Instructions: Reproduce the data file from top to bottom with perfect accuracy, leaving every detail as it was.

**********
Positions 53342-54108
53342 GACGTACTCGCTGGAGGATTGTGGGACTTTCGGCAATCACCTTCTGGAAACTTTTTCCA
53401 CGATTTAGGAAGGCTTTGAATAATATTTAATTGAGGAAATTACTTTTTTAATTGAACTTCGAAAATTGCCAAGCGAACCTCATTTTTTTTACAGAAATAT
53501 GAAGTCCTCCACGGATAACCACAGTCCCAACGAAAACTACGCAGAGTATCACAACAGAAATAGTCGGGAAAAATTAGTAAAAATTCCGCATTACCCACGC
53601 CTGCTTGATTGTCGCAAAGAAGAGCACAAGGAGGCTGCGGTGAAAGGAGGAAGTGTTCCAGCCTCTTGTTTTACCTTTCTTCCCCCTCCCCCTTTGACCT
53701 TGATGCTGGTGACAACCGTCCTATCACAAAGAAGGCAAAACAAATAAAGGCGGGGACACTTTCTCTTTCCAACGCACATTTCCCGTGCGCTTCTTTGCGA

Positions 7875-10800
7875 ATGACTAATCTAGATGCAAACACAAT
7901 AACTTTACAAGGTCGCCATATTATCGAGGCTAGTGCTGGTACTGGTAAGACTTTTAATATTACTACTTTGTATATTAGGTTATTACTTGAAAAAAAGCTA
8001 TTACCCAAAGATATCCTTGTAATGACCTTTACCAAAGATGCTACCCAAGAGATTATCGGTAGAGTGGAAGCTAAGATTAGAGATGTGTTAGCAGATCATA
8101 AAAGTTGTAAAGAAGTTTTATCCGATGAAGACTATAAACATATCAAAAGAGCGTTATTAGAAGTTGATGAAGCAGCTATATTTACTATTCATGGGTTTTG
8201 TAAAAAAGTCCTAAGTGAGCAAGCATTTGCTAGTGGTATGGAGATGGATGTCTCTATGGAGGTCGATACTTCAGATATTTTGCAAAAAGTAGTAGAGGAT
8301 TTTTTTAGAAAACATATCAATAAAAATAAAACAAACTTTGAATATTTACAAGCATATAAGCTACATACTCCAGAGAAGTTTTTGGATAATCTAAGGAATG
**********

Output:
Positions 53342-54108
53342 GACGTACTCGCTGGAGGATTGTGGGACTTTCGGCAATCACCTTCTGGAAACTTTTTCCA
53401 CGATTTAGGAAGGCTTTGAATAATATTTAATTGAGGAAATTACTTTTTTAATTGAACTTCGAAAATTGCCAAGCGAACCTCATTTTTTTTACAGAAATAT
53501 GAAGTCCTCCACGGATAACCACAGTCCCAACGAAAACTACGCAGAGTATCACAACAGAAATAGTCGGGAAAAATTAGTAAAAATTCCGCATTACCCACGC
53601 CTGCTTGATTGTCGCAAAGAAGAGCACAAGGAGGCTGCGGTGAAAGGAGGAAGTGTTCCAGCCTCTTGTTTTACCTTTCTTCCCCCTCCCCCTTTGACCT
53701 TGATGCTGGTGACAACCGTCCTATCACAAAGAAGGCAAAACAAATAAAGGCGGGGACACTTTCTCTTTCCAACGCACATTTCCCGTGCGCTTCTTTGCGA

Positions 7875-10800
7875 ATGACTAATCTAGATGCAAACACAAT
7901 AACTTTACAAGGTCGCCATATTATCGAGGCTAGTGCTGGTACTGGTAAGACTTTTAATATTACTACTTTGTATATTAGGTTATTACTTGAAAAAAAGCTA
8001 TTACCCAAAGATATCCTTGTAATGACCTTTACCAAAGATGCTACCCAAGAGATTATCGGTAGAGTGGAAGCTAAGATTAGAGATGTGTTAGCAGATCATA
8101 AAAGTTGTAAAGAAGTTTTATCCGATGAAGACTATAAACATATCAAAAGAGCGTTATTAGAAGTTGATGAAGCAGCTATATTTACTATTCATGGGTTTTG
8201 TAAAAAAGTCCTAAGTGAGCAAGCATTTGCTAGTGGTATGGAGATGGATGTCTCTATGGAGGTCGATACTTCAGATATTTTGCAAAAAGTAGTAGAGGAT
8301 TTTTTTAGAAAACATATCAATAAAAATAAAACAAACTTTGAATATTTACAAGCATATAAGCTACATACTCCAGAGAAGTTTTTGGATAATCTAAGGAATG